Gifted children struggle to fit in!

To speak of giftedness as a disability seems counterintuitive. This is a great article that shows how giftedness is a double edge sword. Quantitatively, giftedness is rather easy to define. A child is considered gifted with an IQ at or around 130—about 30 points higher than those of us with average brains. A gifted student might be so paralyzed by her own perfectionism, say, that she refuses to hand in any assignments. For these “twice exceptional” children, emotional intensity is the evil twin of high intelligence.The separation of the gifted may seem unfair and discriminatory; parents of “regular” kids often wonder why resources and special classrooms are devoted to gifted students. Gifted boys tend to act out much more often than gifted girls. Young males tend to combat their boredom by disrupting the class.Gifted girls, however, are more likely to turn inward. Their silent brooding may be interpreted as nothing more than feminine coquettishness, and their giftedness may be overlooked.

Click here! Read more about the journey of giftedness!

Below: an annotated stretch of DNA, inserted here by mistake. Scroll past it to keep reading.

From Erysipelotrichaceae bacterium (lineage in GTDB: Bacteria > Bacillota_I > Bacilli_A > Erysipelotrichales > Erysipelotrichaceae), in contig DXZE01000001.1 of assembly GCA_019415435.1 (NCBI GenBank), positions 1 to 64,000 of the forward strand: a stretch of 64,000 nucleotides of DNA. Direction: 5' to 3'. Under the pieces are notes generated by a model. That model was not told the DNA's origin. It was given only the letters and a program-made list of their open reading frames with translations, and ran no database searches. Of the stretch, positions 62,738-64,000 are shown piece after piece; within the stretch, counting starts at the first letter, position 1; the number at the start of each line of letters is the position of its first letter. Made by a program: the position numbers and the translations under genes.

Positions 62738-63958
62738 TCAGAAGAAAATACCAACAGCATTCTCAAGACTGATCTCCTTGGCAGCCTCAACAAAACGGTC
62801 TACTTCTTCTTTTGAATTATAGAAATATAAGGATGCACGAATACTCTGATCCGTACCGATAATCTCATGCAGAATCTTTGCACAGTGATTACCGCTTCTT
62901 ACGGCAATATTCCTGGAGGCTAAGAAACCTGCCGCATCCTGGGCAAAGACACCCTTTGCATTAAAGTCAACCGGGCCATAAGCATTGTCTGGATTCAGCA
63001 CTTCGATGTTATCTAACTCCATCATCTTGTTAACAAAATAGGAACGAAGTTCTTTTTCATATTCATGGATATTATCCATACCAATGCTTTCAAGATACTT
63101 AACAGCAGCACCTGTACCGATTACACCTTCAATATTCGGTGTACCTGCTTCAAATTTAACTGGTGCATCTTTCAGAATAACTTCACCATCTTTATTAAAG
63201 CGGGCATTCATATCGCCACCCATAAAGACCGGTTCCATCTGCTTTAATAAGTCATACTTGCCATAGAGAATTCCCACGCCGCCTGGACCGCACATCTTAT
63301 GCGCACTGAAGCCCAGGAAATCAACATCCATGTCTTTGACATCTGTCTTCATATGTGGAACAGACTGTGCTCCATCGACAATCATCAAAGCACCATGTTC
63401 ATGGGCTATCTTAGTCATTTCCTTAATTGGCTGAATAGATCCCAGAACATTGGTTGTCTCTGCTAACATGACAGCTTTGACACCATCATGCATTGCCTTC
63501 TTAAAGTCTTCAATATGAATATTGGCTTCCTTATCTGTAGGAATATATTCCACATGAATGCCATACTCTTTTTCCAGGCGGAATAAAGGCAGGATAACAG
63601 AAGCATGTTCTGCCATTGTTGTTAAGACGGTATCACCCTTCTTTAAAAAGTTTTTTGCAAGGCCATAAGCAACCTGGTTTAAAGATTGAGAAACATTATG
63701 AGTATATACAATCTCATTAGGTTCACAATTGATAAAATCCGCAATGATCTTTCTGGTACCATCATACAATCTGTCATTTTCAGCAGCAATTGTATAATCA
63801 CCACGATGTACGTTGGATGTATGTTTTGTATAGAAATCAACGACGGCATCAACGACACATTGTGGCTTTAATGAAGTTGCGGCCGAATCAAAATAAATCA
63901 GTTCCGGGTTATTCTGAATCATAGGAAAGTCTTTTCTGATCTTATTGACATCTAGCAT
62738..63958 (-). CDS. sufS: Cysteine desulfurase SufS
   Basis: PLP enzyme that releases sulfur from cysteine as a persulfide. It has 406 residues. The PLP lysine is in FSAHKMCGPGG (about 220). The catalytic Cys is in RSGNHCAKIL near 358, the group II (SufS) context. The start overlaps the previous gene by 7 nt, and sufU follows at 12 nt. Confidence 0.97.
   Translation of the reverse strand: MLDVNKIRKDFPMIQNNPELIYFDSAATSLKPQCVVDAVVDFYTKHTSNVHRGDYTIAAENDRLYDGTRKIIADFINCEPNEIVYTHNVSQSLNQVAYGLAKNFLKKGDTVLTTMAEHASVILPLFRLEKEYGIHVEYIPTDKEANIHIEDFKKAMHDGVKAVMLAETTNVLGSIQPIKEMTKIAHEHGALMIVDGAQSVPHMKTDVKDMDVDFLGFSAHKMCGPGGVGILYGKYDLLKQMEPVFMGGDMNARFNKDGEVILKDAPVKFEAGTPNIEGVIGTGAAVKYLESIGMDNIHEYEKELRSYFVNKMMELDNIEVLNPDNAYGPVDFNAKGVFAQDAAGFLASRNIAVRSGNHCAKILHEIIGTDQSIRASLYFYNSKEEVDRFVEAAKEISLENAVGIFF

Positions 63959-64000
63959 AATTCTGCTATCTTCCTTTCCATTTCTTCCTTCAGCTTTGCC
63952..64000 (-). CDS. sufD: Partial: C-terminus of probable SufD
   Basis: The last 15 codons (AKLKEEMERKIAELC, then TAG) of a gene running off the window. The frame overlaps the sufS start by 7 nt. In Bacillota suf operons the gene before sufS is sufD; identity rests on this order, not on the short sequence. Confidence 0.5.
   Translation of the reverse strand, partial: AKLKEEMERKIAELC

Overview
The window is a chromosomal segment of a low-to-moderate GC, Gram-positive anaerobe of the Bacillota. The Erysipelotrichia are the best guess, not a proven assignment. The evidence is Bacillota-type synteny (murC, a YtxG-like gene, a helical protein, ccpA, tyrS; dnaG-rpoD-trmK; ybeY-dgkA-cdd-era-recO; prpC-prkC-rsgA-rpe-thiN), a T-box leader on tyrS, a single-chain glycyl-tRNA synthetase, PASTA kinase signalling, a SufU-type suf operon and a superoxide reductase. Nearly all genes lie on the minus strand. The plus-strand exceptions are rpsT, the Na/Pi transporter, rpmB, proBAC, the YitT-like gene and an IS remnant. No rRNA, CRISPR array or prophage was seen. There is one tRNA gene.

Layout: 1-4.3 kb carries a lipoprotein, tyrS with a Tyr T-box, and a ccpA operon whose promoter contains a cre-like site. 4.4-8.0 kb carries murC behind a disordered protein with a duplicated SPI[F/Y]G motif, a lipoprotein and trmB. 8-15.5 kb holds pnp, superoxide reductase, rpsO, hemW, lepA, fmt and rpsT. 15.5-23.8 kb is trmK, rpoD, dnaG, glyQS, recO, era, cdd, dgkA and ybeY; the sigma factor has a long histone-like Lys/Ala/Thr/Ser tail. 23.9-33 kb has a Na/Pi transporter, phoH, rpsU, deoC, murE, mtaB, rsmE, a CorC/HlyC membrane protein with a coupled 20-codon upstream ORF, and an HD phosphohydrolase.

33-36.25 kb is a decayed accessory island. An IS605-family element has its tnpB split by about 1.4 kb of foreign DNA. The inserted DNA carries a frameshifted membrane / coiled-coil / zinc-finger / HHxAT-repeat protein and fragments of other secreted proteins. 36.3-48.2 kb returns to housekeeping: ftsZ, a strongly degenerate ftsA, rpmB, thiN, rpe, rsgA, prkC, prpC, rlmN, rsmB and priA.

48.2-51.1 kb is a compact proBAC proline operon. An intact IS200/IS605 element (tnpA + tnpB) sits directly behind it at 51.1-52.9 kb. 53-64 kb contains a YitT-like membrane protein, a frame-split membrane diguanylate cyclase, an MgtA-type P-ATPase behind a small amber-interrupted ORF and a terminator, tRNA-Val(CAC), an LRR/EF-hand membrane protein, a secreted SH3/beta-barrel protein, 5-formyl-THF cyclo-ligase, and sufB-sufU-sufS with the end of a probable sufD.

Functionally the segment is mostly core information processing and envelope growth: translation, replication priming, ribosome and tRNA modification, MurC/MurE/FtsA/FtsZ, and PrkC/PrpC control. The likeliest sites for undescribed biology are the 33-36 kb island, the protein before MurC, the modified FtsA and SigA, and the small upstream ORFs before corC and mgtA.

A New Math Solving Application

I remember when I was in school taking Algebra, my teacher would assign problem sets. Sometimes I would workout a problem, showing my work as every teacher likes, only to find I could not get the correct answer. You could go to the back of the book to find the correct answer but there was no way to see where you went astray while working the problem step by step. PhotoMath is a new application that provides you with step by step solutions.



An Excellent Book on How to Empower the Dyslexic Learner

I am currently reading Ben Foss's The Dyslexic Empowerment Program. Within in this book Ben describes what you can do to help your child and not just what dyslexia is. He explains the multitude of strengths that dyslexics have such as, verbal, social, spatial, kinesthetic, visual, mathematical and musical. He describes how to grow these skills in your child, helping him or her to develop self-confidence.